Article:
As Kent placed it on the table, his eyes caught suddenly a gleam of steel under the edge of a newspaper, and he drew out from their hiding-place the long-bladed clipping scissors which Kedsty had used in the preparation of his scrap-books and official reports. It was the last link in the deadly evidence—the automatic with its telltale stain, the scissors, the tress of hair, and Marette Radisson. He felt a sensation of sudden dizziness. Every nerve-center in his body had received its shock, and when the shock had passed it left him sweating.
Swiftly the reaction came. It was a lie, he told himself. The evidence was false. Marette could not have committed that crime, as the crime had visualized itself before his eyes. There was something which he had not seen, something which he could not see, something that was hiding itself from him. He became, in an instant, the old James Kent. The instinctive processes of the man-hunter leaped to their stations like trained soldiers. He saw Marette again, as she had looked at him when he entered the room. It was not murder he had caught in her wide-open eyes. It was not hatred. It was not madness. It was a quivering, bleeding soul crying out to him in an agony that no other human eyes had ever revealed to him before. And suddenly a great voice cried out in his brain, drowning all other things, telling him how contemptible a thing was love unless in that love was faith.
With his heart choking him, he turned again to Kedsty. The futility of the thing which he had told himself was faith gripped at him sickeningly, yet he fought for that faith, even as his eyes looked again upon the ghastly torture that was in Kedsty’s face.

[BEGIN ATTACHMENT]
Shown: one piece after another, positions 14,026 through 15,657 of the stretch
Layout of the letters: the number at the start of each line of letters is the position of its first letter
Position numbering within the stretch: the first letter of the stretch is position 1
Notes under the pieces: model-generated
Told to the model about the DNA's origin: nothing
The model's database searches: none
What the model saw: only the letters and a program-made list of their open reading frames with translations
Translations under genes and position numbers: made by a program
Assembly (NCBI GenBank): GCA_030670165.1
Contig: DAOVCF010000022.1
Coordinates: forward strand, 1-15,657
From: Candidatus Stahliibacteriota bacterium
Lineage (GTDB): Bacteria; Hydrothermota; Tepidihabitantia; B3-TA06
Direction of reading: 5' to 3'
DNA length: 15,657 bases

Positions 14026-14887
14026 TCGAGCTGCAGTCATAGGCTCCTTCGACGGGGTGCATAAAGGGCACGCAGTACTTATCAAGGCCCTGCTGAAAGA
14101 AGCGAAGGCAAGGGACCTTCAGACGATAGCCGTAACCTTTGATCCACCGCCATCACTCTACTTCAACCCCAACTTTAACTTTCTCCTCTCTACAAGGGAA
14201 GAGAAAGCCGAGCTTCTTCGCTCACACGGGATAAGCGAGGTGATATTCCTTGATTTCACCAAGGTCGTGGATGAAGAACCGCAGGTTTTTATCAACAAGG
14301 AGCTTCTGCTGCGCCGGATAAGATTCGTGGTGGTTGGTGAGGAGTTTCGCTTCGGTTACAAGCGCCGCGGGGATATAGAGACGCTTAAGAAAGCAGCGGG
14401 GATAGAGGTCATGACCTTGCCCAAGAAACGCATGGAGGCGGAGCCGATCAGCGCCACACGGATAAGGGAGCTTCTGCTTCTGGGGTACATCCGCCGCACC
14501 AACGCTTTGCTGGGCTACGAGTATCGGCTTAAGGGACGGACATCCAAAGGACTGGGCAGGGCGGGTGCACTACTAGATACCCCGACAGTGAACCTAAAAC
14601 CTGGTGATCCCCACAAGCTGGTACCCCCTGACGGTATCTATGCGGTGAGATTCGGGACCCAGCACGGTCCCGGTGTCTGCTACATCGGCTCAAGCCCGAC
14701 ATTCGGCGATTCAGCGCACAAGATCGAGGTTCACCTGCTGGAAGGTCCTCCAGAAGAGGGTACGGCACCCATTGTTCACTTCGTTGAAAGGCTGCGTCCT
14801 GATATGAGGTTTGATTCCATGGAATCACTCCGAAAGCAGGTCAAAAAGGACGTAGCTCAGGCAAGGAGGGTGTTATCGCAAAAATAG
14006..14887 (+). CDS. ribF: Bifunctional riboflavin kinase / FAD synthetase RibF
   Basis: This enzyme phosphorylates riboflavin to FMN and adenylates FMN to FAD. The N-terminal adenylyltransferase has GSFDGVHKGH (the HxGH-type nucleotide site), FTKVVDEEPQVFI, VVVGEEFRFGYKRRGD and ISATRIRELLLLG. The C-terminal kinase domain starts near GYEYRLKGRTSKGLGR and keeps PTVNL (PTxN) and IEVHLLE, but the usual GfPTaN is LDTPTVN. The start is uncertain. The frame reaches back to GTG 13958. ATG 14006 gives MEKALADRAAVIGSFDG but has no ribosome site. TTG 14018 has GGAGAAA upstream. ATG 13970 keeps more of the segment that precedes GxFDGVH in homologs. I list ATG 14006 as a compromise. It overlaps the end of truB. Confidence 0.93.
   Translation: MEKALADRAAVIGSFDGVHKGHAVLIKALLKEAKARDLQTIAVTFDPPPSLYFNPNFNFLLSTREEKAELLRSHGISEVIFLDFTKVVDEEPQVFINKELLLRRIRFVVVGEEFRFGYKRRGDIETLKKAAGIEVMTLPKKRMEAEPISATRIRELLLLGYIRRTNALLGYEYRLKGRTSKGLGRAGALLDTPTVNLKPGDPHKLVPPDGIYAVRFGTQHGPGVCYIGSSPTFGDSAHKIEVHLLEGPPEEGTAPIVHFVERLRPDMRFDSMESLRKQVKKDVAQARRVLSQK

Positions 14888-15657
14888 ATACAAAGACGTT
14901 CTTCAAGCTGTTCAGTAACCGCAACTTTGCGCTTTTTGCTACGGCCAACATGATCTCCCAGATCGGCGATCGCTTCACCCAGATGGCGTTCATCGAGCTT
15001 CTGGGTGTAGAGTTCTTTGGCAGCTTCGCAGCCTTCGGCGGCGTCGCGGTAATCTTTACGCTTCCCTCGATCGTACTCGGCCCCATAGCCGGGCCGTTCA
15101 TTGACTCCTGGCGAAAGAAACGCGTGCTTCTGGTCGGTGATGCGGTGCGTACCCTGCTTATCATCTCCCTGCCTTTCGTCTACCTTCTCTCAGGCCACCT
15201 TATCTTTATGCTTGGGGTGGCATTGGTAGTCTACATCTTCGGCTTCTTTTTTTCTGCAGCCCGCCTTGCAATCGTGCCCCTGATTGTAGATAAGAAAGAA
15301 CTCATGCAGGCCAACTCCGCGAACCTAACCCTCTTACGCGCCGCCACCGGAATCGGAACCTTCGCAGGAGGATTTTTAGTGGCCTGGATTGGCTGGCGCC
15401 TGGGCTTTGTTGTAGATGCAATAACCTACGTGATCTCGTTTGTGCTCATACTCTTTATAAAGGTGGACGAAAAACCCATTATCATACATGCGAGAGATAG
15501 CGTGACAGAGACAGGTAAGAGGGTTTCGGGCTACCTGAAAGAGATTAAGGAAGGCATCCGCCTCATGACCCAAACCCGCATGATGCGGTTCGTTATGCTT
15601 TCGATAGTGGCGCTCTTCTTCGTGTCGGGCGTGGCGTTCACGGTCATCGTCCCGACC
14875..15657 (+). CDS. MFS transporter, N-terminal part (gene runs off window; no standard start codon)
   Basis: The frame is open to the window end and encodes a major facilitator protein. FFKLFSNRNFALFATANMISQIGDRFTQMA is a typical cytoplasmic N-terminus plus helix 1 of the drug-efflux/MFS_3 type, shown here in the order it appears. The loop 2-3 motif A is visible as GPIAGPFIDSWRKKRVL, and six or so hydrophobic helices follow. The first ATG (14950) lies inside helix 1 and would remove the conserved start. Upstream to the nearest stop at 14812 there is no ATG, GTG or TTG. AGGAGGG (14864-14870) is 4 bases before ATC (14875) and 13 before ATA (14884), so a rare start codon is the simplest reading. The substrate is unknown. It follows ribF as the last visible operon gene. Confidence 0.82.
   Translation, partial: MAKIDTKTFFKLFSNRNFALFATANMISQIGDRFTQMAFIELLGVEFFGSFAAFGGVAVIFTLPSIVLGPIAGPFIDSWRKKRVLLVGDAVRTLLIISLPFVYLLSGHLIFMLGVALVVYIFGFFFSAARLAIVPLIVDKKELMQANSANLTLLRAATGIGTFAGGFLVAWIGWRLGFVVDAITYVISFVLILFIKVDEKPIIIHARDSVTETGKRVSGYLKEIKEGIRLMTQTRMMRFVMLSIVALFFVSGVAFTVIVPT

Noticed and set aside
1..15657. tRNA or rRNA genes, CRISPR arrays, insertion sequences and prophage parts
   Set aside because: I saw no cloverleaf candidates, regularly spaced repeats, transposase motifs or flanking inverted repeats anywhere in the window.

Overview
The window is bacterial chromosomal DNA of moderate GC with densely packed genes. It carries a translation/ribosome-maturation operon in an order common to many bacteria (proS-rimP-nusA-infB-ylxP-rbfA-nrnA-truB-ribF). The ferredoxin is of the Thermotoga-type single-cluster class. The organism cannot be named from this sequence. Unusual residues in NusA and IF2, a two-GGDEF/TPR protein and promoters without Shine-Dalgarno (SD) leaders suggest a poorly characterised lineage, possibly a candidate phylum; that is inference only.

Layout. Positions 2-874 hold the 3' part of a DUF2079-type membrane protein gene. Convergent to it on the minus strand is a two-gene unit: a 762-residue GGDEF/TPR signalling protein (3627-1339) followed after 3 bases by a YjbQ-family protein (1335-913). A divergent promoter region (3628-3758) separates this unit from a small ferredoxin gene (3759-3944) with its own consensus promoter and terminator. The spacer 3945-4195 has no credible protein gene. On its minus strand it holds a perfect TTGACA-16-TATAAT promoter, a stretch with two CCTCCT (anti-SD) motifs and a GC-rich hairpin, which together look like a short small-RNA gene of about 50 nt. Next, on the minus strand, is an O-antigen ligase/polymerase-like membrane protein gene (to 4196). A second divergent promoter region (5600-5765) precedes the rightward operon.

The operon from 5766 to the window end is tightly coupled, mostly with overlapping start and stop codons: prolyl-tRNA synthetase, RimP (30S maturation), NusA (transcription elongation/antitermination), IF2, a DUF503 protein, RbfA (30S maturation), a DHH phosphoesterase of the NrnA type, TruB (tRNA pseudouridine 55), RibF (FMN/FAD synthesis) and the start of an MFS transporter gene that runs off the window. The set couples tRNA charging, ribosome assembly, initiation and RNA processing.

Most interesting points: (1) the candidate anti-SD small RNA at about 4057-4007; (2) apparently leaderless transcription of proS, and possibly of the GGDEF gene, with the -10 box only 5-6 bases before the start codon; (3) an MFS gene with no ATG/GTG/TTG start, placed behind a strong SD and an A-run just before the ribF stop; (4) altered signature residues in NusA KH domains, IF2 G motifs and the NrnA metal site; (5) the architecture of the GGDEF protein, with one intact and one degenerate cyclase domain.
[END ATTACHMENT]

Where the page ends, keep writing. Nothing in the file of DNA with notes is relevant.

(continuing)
He was becoming calmer. He touched the dead man’s cheek and found that it was no longer warm. The tragedy must have occurred an hour before. He examined more closely the abrasion on Kedsty’s forehead. It was not a deep wound, and the blow that had made it must have stunned the Inspector of Police for only a short time. In that space the other thing had happened. In spite of his almost superhuman effort to keep the picture away from him, Kent saw it vividly—the swift turning to the table, the inspiration of the scissors, the clipping of the long tress of hair, the choking to death of Kedsty as he regained consciousness. Over and over again he whispered to himself the impossibility of it, the absurdity of it, the utter incongruity of it. Only a brain gone mad would have conceived that monstrous way of killing Kedsty. And Marette was not mad. She was sane.
Like the eyes of a hunting ferret his own eyes swept quickly about the room. At the four windows there were long curtain cords. On the walls, hung there as trophies, were a number of weapons. On one end of Kedsty’s desk, used as a paperweight, was a stone tomahawk. Still nearer to the dead man’s hands, unhidden by papers, was a boot-lace. Under his limp right hand was the automatic. With these possible instruments of death close at hand, ready to be snatched up without trouble or waste of time, why had the murderer used a tress of woman’s hair?